Sam & Max: The Devil's Playhouse Review - The Next Level

Game Profile

System:
PC
Release date:
April 15 to August 30, 2010
Publisher:
Telltale Games
Developer:
Telltale Games
Players:
1
Genre:
Adventure
ESRB:
E10

Sam & Max: The Devil's Playhouse

I'm a believer!

Review by Nick Vlamakis (Email)
September 8th 2010

Somehow I managed to avoid playing any Sam & Max games before The Devil's Playhouse. Sure, The Next Level has reviewed them favorably before, and I did poke my head in on one at some point, but the series just failed to grab my attention. Coming off of the King's Quest series and the Monkey Island games, I think I had a subconscious tendency to regard Sam & Max - with its big, rounded, friendly graphics and furry protagonists - as a just a brash dog-and-rabbit show. It almost felt like playing the video game equivalent of a cardboard picture book.

Okay, let's get this straight right off the bat: I was very, very wrong. And if you're like me, if you don't particularly care for animated series and you don't follow the latest shock-toons, take heart. Sam & Max: The Devil's Playhouse is intelligently written, competently acted, and funny. It doesn't often go for crude, obvious humor. It's not simple-minded. It's fun and squarely aimed at a gamer like me. What in the blue hell was I waiting for?

The narrative is broken up into five episodes, each running over four hours if you commit to some detective work and avoid using extra hints. These are standalone chapters with individual stories that are connected by an overriding arc. Even if you play it all together as one giant game instead of as episodic content (the chapters were released in roughly one-month increments), you probably won't be bored. Stuck, maybe. Bored, no.


What in the blue hell was I waiting for?

Besides the consistent writing, the main reason The Devil's Playhouse never wears out its welcome is the use of distinct and familiar subgenres laid over the core point-and-click gameplay. Episode 1, The Penal Zone, is a science fiction piece that heavily relies on time travel. Episode 2, The Tomb of Sammun-Mak is presented in the style of an adventure serial, with the ability to switch between movie reels at will included as a clever plot device/game mechanic. Episode 3, They Stole Max's Brain! delights with film noir dialogue. Beyond the Alley of the Dolls is based firmly on zombie movie conventions. And The City That Dares Not Sleep ties it all up with a nod to Fantastic Voyage.

Where I was dreading hokey, heavy-handed humor, I instead found heaps of lithe repartee. The thought of spending twenty hours with a shrill rabbit and an easygoing dog wasn't immediately appealing, but I quickly found that there was more there. For instance, near the beginning of one episode, I encountered references to everything from George Lazenby to Avatar, but it was all organically worked in - the opposite of the way something like Family Guy would handle it. And though there were loving tributes to bygone times, I was never beaten over the head with self-consciously appropriated symbols and references à la Scott Pilgrim.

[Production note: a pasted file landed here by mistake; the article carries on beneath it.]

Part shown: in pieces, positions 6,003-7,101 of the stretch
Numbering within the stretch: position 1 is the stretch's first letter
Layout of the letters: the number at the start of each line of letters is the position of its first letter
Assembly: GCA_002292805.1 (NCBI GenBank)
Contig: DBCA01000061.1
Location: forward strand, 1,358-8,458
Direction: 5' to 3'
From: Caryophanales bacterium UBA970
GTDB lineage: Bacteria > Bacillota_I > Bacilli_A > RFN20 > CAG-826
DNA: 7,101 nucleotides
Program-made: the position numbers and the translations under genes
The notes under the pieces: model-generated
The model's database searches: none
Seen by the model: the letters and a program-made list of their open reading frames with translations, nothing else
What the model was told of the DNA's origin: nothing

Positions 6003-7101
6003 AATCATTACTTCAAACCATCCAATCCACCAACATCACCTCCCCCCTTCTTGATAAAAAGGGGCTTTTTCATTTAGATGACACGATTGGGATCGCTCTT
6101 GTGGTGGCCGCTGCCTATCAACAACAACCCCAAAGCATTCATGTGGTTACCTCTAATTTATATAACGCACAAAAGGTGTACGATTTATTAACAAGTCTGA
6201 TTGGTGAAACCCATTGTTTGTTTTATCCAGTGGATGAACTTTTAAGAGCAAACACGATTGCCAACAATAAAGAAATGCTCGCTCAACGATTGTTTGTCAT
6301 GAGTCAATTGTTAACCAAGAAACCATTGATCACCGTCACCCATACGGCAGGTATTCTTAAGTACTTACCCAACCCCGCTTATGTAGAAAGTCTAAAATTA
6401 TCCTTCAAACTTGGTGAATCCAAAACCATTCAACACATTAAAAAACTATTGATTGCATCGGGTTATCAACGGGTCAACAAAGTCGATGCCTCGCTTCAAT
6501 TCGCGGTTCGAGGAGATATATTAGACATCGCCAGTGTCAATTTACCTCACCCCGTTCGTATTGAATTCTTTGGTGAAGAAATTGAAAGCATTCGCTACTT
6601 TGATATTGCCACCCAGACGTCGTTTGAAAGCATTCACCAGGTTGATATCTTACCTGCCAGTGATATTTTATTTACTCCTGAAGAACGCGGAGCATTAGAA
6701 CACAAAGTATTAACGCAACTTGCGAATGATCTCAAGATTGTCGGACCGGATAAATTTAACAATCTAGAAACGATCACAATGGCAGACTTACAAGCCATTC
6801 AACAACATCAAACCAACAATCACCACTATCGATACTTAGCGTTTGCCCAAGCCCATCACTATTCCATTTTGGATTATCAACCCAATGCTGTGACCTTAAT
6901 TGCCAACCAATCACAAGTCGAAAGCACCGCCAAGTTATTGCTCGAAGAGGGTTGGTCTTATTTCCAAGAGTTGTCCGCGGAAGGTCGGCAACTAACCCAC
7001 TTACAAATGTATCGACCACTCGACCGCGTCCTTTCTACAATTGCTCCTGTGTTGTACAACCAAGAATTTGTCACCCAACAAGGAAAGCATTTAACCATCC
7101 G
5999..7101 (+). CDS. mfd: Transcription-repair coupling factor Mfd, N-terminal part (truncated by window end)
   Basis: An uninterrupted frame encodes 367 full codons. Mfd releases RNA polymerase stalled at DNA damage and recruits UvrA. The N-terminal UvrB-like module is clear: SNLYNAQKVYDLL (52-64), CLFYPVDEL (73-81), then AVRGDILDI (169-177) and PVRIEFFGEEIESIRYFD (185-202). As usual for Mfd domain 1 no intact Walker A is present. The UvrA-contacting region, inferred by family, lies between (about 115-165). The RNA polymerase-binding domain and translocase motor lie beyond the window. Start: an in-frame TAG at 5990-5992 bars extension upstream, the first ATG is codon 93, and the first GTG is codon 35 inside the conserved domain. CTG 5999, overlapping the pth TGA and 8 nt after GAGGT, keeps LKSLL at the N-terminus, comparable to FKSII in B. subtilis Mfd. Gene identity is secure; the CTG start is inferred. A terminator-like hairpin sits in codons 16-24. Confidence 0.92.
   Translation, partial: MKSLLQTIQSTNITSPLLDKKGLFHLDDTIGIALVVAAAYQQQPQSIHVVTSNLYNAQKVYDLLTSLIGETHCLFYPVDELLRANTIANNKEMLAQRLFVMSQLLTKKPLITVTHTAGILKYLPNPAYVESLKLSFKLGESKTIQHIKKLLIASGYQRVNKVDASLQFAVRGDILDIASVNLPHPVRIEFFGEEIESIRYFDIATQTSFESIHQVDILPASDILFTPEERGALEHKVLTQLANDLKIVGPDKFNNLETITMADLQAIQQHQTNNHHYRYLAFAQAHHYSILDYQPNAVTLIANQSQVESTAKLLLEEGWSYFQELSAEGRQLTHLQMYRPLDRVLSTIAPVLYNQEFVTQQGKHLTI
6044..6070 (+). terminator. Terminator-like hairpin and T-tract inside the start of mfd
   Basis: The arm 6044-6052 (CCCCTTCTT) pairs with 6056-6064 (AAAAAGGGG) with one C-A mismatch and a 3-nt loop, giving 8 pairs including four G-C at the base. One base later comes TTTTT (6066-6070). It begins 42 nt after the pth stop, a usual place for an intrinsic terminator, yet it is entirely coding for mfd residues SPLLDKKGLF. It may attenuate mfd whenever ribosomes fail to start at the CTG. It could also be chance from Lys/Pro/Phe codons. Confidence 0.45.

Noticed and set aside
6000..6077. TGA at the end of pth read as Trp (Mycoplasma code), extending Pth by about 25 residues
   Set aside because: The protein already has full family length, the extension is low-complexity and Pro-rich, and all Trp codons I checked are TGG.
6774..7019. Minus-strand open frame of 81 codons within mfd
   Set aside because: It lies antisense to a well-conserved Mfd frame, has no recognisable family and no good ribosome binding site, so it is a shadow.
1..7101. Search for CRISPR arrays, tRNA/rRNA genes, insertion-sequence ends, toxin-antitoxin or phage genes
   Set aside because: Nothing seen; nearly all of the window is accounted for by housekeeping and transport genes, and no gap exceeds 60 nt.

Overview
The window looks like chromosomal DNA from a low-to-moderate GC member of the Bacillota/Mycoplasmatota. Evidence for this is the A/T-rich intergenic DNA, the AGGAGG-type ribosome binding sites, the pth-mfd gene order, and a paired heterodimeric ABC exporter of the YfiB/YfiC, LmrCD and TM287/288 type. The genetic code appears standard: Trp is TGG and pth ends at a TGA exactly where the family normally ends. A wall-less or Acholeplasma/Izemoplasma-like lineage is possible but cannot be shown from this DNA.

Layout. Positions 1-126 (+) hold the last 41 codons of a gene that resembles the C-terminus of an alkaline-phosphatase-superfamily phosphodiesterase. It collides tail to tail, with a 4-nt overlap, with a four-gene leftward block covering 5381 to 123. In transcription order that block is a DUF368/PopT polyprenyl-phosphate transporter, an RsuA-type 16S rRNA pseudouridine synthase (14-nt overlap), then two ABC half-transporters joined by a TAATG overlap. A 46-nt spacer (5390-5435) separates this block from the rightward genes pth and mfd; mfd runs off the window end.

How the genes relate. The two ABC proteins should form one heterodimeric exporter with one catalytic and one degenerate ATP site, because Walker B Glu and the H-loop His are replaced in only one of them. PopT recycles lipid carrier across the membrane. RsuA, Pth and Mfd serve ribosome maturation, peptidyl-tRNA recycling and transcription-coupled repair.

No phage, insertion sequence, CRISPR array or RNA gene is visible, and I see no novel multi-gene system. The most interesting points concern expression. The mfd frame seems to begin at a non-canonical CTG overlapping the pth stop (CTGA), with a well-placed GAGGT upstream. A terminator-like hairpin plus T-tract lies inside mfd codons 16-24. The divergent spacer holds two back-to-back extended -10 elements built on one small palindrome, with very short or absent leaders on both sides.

The puzzles were similarly designed for the gamer with sense. Putting together the right combination of elements that would progress the story was just difficult enough to be fun. That is to say, most of the time it was smooth sailing, but some areas, particularly a couple of the boss battles, demanded closer attention and some deeper analytical thinking. If you think you're just going to find a yellow key in one section and a yellow door in the other, you're in for a surprise. But there are some in-game dialogue choices and an adjustable hint level in the options that both allow you to tweak the difficulty on the fly.

Beating the game involves making the best use out of a collection of psychic toys. These allow mind reading, teleportation, replication, putting words in other people's mouths, and other abilities. This spices up the gameplay and gives Max something to do besides follow Sam around. Even when a specific power isn't required to advance the narrative, its use can have entertaining and enlightening results. And thanks to the thoughtful design, the mindreading is restricted to Max and doesn't extend to you figuring out what the developers were thinking.

For those who know what they're getting into, it sounds to me like The Devil's Playhouse is more of what you know and love. If you're familiar with the Sam & Max universe, but haven't picked up one of the Telltale-published games, our Sam & Max: Culture Shock review applies and will tell you much of what you need to know. However, if like my former misguided self, you've been avoiding this slice of gaming heaven for whatever reason, let me encourage you to try out an episode and see what the fuss is about. What in the blue hell are you waiting for?

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